Daniel Olivares can recall being a young man living in Los Angeles when he visited a newly opened location of a high-end San Francisco-based specialty coffee chain in his neighborhood of Echo Park.
He remembers seeing that two of the three coffees on offer at the sleek bar were from Latin America, yet everyone there making and buying the coffee was white.
It has long been the case that specialty coffee shops have been markers of gentrification in certain communities, and that disparities carry through to the coffees themselves. Most often hailing from parts of Latin America, Africa or Asia, specialty beans are predominantly bought and sold in the United States by white people.
With its colonialist roots, coffee has a long, nefarious history regarding racial relations and equity. The product first arrived in the Americas with European colonizers, and it has for generations relied upon the slave labor, slavery-like labor or underpaid hard labor of primarily black and brown people to satisfy the demand of predominantly white consumers.
On a more granular level, the lack of diversity in coffee consumption that Daniel Olivares saw that day in Echo Park inspired him to open El Cielito Café. Located in South Gate, the shop has been operating for five years, serving coffee directly from Latin American coffee growers since 2018.
Olivares told Daily Coffee News he has faced struggles being a young Latino coffee shop owner. Within the coffee community, he has been profiled by white shop owners who have assumed to know his ethnicity or who assume that he and his family came from a coffee farm, based on his last name or the way he speaks.
“I was 21 when I first started Cielito, so then it was like a double whammy,” said Olivares. “So they saw me as Latino, so undereducated, and then they saw me as a young dude so they’re like, ‘Okay, this guy doesn’t know really anything.’”
Olivares said that often when meeting with other shop owners, he will present coffee from Nicaraguan or Guatemalan farms and will receive what he described as passive-aggressive questions about these countries and cultures.
“I’m Mexican,” said Olivares. “We’re not all the same.”
Jeronica Macey, co-owner of San Jose’s Nirvana Soul, started in the industry as a barista at Peet’s Coffee. She said that the staff at the time was diverse, but when she left to work in other shops, she was often the only Black employee. This created an environment that did not encourage advancement, she said.
“I have been in the industry for 17 years,” said Macey. “A lot of times, I definitely was the only Black person in a shop. It was hard to move up, get training, and learn how to roast.”
Bianka Alloyn Brunson, co-founder of the Oakland roasting company Cute Coffee, echoed the experience of feeling as though expectations were different for people of color working in coffee shops.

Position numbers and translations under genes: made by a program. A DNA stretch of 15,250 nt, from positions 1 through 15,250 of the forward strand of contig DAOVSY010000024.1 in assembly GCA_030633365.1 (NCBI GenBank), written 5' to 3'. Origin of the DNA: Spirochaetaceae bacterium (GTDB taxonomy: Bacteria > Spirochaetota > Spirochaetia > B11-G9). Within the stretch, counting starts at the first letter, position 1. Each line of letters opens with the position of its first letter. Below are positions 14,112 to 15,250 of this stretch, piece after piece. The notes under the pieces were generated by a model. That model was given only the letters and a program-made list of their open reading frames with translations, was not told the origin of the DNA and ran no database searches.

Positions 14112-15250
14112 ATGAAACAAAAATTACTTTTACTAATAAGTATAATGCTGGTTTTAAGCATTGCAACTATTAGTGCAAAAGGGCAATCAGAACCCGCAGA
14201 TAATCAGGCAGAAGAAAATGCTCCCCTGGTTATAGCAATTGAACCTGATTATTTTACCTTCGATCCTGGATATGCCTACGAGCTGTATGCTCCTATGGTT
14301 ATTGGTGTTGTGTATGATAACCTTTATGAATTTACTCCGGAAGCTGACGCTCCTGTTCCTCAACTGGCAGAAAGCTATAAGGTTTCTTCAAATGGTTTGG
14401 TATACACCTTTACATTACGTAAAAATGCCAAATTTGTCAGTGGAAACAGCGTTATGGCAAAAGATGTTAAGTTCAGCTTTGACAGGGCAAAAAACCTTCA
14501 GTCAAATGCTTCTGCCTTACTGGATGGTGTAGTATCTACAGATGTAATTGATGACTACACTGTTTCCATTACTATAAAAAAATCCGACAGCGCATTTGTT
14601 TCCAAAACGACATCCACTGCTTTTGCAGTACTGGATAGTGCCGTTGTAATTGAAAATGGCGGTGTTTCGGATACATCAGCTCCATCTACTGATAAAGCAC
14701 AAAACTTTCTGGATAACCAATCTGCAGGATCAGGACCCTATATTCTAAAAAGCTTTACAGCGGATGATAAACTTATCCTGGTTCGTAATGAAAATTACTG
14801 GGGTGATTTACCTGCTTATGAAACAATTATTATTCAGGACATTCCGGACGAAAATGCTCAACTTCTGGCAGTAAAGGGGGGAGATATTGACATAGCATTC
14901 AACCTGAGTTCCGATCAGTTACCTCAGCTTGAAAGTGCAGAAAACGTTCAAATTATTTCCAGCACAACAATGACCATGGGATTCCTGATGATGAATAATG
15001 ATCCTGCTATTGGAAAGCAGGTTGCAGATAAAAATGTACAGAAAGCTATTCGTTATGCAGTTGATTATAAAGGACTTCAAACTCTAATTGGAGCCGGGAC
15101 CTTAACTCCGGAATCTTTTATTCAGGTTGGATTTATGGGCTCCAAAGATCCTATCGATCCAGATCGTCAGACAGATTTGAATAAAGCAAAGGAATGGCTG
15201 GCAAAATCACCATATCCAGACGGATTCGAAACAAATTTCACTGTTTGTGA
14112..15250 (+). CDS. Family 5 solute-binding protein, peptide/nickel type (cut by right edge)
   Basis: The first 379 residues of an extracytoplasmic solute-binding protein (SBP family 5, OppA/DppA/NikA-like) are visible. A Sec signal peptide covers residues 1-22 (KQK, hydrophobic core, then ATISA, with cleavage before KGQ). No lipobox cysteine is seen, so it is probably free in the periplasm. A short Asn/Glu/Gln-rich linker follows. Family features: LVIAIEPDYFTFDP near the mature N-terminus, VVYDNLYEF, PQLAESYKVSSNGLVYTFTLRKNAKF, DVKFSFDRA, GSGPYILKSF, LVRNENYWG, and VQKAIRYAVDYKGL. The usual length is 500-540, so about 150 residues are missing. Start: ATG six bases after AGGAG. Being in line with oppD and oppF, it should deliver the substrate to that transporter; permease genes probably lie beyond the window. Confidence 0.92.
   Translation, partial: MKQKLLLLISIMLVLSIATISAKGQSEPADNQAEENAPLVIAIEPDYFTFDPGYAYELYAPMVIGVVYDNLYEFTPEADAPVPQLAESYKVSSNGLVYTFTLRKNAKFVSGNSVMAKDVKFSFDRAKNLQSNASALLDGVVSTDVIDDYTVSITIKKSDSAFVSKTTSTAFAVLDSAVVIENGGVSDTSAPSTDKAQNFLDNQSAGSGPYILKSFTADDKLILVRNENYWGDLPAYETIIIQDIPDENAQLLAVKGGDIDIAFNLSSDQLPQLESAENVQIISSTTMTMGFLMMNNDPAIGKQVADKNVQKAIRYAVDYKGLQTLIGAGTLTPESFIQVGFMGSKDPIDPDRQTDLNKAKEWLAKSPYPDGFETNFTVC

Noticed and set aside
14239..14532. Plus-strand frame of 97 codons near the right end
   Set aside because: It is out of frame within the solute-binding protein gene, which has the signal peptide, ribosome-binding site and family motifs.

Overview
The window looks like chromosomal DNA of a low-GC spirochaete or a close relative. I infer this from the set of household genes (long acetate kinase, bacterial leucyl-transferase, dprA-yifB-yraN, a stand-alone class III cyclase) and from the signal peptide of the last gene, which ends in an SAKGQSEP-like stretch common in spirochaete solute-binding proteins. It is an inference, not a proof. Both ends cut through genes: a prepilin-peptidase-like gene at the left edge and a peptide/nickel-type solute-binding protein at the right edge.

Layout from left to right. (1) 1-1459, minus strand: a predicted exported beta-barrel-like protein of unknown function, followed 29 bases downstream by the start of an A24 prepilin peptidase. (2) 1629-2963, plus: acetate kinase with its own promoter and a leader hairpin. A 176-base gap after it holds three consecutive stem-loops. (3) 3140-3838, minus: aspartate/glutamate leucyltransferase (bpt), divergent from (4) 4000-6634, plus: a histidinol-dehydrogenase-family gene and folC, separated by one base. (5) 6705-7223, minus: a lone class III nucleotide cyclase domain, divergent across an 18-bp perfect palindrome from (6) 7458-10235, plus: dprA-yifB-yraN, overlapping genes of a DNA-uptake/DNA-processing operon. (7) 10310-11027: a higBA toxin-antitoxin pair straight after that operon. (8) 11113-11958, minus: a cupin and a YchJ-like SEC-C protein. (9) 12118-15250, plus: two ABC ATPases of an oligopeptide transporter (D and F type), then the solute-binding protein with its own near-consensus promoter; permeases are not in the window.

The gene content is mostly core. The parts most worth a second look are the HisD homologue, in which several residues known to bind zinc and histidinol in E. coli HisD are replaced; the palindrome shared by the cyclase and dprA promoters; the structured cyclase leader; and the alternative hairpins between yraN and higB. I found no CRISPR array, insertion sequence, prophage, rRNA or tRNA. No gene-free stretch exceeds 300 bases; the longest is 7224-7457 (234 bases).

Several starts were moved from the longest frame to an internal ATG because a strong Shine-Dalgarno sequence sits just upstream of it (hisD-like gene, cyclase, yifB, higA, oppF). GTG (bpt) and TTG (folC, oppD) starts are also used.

“Once upon a time I never saw anybody, any shade of brown, that was working behind a counter, and I would be that one person working behind the counter and knowing all this stuff,” Alloyn Brunson said. “I noticed a lot of people don’t want you to know more than them. They feel like, ‘Hey I showed you a couple things and that’s all you need to know’ and, ‘How dare you know more than me? You’re not supposed to.’”
The other co-founder of Cute Coffee, Sabreen Naimah Wilkes, said that this racial divide is also perceptible as a Black consumer of coffee.
“Definitely as a customer… there’s certain shops in the past that I didn’t want to go to because I’m like ‘Uh, this is a little too white,'” Naimah Wilkes said. “It just doesn’t feel like they really want me there.”
Removing such racial divisions and inequity at numerous points has become a priority for coffee shop operators like El Cielito’s Olivares, who intentionally sources coffees from Latin American countries such as El Salvador, Guatemala and Nicaragua to find common ground among a broader base of customers. He said members of the Latinx community will enter and get excited to see their countries represented on the menu.
Tony Jolly, the founder and owner of Hot and Cool Café in the Leimert Park neighborhood of Los Angeles, wants his shop to be an open space where Black guests can simply learn more about specialty coffee without the kind of pretension that can be felt in some white-owned shops.
“I think one thing Hot & Cool can offer is that it’s a place where people of minority, black and brown, can come in and lay their hands down and ask questions and they don’t have to look like they know everything,” Jolly told DCN. “In those white places, it’s hard for the black and brown consumers to go in and be treated as a novice to feel welcome.”
Jolly first started in the coffee industry as a Starbucks barista and later went on to work with coffee farmers independently, selling to specialty roasters. He said that during this period, he experienced what he saw as “blatant racism.”
“When I entered into the specialty coffee space alone, on my own as an African American… it was a really, really tough space to be in,” said Jolly, who described the industry as a “white-dominated fraternity.”
Despite these struggles, Jolly was determined to make the best cup of coffee he could using the industry connections he had made, and he eventually chose to set up shop in a primarily Black neighborhood — a decision that he described as the best thing to ever happen to him.
While representation tends to vary greatly based on location, Nirvana Soul’s Macey said that she sees hope in the specialty coffee business, as diversity has noticeably improved just over the past five years.
“It’s nice to see us owning shops, us roasting,” Macey said. “I love when I visit a different state — you could pop into a different coffee shop and just learn something new. So for sure, we’re definitely popping up and it’s pretty amazing.”